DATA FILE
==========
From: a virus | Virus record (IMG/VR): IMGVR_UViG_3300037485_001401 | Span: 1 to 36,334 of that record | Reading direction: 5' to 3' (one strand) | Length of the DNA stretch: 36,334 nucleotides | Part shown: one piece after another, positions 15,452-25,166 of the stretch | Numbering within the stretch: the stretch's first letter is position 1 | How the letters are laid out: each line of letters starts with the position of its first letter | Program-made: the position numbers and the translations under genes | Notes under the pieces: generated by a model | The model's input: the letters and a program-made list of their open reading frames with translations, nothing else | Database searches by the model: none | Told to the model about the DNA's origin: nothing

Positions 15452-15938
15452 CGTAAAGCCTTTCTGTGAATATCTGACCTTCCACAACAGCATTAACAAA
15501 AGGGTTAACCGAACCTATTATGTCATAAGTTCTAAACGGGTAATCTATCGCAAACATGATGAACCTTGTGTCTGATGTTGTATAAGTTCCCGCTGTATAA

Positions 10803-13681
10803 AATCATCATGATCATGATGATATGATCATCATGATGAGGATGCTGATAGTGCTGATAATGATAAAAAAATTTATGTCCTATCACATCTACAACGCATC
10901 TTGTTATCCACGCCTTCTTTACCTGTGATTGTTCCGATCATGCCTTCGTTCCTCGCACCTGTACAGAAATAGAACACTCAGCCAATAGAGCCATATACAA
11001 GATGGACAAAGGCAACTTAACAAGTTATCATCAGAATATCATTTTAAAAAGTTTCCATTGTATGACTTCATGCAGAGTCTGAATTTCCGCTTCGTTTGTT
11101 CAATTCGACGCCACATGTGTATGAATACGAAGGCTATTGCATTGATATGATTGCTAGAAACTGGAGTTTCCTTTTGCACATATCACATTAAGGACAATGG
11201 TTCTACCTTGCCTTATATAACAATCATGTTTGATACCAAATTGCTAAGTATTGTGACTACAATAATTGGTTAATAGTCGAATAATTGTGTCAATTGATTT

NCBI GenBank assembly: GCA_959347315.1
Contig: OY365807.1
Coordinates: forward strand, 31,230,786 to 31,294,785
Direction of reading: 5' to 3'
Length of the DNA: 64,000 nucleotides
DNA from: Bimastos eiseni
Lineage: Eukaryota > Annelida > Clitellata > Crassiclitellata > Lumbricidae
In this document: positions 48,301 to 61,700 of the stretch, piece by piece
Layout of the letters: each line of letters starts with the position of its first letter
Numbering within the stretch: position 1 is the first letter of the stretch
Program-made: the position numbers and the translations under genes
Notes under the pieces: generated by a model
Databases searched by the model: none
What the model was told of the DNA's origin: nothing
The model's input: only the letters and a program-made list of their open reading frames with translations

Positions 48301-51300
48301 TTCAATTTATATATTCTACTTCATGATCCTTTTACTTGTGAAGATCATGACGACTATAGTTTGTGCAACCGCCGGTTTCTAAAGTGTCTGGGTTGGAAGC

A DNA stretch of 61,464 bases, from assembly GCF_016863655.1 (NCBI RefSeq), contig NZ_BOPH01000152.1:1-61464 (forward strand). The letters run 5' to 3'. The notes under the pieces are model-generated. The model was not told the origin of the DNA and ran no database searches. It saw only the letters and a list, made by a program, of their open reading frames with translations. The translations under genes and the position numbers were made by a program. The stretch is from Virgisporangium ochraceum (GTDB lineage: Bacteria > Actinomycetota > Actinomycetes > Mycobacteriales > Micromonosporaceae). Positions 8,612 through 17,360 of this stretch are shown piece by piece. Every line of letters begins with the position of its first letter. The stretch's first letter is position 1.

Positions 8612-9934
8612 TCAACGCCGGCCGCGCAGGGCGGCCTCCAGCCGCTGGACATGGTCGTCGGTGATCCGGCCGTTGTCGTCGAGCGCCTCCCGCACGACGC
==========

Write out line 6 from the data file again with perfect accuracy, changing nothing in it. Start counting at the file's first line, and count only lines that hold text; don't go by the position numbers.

10803 AATCATCATGATCATGATGATATGATCATCATGATGAGGATGCTGATAGTGCTGATAATGATAAAAAAATTTATGTCCTATCACATCTACAACGCATC